We just came across an interesting New York Times article about art, design and architecture in China. Much of it deals with the work of Ai Weiwei, an artist and designer (and son of famed poet Ai Qing), who has created a number of interesting living spaces, such as loft complexes, where the living space is near to or combined with gallery space:
Mr. Ai designed a voluminous gallery on the first floor of Mr. Meile’s living space — it is now the Beijing branch of his gallery — and a two-bedroom apartment on the second. The main gallery is lighted by angled skylights at either end, so the light is dispersed. Traditional Chinese houses can be dark, but many of the spaces in Mr. Ai’s architecture, including Mr. Meile’s unit, are dim to diffuse, and are lighted by clerestories, or long, slender windows. “In darkness,” Mr. Ai said, “the mind is more peaceful, and big windows don’t necessarily give you a sense of home.” On the other hand, the only way to reach the apartment upstairs is to exit the building and cross an open-air balcony, which has a stunning view of the courtyard and the vast expanse of sky.
Ai designed his own house and studio as well — one of its most notable features is that the toilet and shower are not closed off, as part of another room but are situated just like any other object or piece of furniture. The artist claims
he has a weird fetish this challenges our notion of privacy and the home. It might also challenge our noses were it not already on the less public second floor of his house. Ai’s star has been on the rise throughout the ’90s, and his bragging rights now extend to the Olympic Stadium in Beijing, and you can watch an interview with him on the New York Times‘ interactive multimedia website, “China Rises”. (For trailers for the rest of the videos in this series, try here.)
The article then shifts its attention from Beijing to Shanghai and the new Cambridge Watertown, located near the Zhu Jia Jiao ancient water town in Qingpu district:
Ben Wood Studio Shanghai, which under the name Wood & Zapata designed Xintiandi — a commercial district that is considered the SoHo of Shanghai — created Cambridge Watertown as a “contemporary interpretation of a traditional water town,” said Ben Wood, the principal architect. Unlike Guan Yi and Ai Weiwei, Mr. Wood, 58, is neither Chinese nor self-schooled (he studied architecture at M.I.T.), but he and his partner, Delphine Yip, are similarly intent on creating an architecture that marries traditional Chinese materials and building types to a modern vocabulary.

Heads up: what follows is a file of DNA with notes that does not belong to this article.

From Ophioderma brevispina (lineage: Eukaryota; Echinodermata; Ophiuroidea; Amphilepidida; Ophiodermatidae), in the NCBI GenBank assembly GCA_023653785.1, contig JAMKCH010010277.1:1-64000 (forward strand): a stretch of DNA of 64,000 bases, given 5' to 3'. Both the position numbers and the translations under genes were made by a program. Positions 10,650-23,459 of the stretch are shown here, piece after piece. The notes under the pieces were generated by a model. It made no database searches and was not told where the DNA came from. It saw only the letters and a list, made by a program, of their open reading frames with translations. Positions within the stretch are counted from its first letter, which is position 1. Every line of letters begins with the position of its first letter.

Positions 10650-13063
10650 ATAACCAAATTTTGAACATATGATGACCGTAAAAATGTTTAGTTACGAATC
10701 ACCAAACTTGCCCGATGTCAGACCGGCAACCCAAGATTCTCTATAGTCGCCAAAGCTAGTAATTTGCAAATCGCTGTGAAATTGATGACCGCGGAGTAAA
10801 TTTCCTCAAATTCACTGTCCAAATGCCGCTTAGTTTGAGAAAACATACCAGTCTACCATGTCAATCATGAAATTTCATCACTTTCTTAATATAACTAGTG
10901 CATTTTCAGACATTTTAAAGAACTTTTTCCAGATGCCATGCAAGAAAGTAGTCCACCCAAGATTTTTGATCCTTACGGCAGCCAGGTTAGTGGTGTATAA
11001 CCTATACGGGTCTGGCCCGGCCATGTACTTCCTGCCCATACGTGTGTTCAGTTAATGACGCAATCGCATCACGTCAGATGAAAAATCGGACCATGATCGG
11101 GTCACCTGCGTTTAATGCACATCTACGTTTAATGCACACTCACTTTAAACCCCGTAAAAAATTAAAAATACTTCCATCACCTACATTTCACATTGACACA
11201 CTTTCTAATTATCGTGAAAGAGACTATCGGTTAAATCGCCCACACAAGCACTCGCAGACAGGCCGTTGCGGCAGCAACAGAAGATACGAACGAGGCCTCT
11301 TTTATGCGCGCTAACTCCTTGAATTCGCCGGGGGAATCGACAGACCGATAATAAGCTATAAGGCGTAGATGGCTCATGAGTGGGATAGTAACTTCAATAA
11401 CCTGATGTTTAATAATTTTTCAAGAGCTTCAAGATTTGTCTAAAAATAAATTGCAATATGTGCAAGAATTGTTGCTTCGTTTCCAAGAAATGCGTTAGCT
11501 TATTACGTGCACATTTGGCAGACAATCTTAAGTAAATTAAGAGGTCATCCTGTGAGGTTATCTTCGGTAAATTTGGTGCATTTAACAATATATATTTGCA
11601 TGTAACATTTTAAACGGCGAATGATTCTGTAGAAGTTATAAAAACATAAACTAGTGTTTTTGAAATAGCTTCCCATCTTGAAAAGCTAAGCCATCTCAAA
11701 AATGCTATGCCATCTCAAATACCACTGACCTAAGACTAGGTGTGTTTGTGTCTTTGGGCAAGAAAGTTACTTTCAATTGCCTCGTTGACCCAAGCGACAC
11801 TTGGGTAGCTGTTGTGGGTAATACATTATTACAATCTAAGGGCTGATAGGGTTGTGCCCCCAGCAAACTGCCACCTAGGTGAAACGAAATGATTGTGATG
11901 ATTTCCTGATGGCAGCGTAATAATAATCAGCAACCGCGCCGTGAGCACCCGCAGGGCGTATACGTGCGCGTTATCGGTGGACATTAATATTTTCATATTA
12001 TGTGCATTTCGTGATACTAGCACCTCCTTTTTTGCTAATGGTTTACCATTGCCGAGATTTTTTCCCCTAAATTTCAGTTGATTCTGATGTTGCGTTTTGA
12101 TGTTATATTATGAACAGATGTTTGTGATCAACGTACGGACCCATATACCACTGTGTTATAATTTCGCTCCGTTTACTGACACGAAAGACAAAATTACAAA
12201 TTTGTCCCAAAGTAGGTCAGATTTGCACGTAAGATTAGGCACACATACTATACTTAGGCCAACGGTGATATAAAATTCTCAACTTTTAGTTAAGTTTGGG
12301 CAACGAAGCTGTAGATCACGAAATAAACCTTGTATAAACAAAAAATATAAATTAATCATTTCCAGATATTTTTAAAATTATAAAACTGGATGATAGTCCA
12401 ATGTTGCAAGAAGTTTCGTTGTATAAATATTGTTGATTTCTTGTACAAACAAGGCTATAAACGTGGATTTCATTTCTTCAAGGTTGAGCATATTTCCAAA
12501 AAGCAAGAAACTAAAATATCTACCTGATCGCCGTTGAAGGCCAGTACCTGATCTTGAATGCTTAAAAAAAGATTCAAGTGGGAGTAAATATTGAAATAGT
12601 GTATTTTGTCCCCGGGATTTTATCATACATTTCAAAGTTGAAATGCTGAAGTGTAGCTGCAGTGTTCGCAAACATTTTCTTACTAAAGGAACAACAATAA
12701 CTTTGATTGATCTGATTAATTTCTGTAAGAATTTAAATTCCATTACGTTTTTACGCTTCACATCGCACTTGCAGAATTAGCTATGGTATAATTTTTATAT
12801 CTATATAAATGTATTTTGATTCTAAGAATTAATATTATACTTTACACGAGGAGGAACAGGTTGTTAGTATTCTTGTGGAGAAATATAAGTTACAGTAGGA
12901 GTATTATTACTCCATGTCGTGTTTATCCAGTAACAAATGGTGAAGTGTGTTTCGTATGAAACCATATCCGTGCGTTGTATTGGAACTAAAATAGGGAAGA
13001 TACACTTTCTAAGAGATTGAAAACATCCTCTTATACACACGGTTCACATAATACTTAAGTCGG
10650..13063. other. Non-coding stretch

Judging from their website, the houses do look pretty snazzy, and that might make us, as future residents, feel better about all the people we have displaced when
having sex cooking grand Italian repasts in the open kitchen while the kids and dogs play on the manicured lawn. That said, if all the planned subways do work out, living in the ‘burbs and commuting to Shanghai might actually be a viable option, and not a bad way to raise a family away from the noise and hubbub of the city. But then what happens when our American diner cravings strike us in the wee hours of the night?
Ai Weiwei photo from detroitmona.com.
 Soho — South of Houston Street in New York — love or hate it, this is one of the most unique neighborhoods in New York City. How Xintiandi coud be called the “Soho of Shanghai” is beyond us — doesn’t seem to be that much art around, and neither is there freshly made guacamole to be had (as far as we know). Next thing you know, they’ll start comparing Shanghai to Paris or something.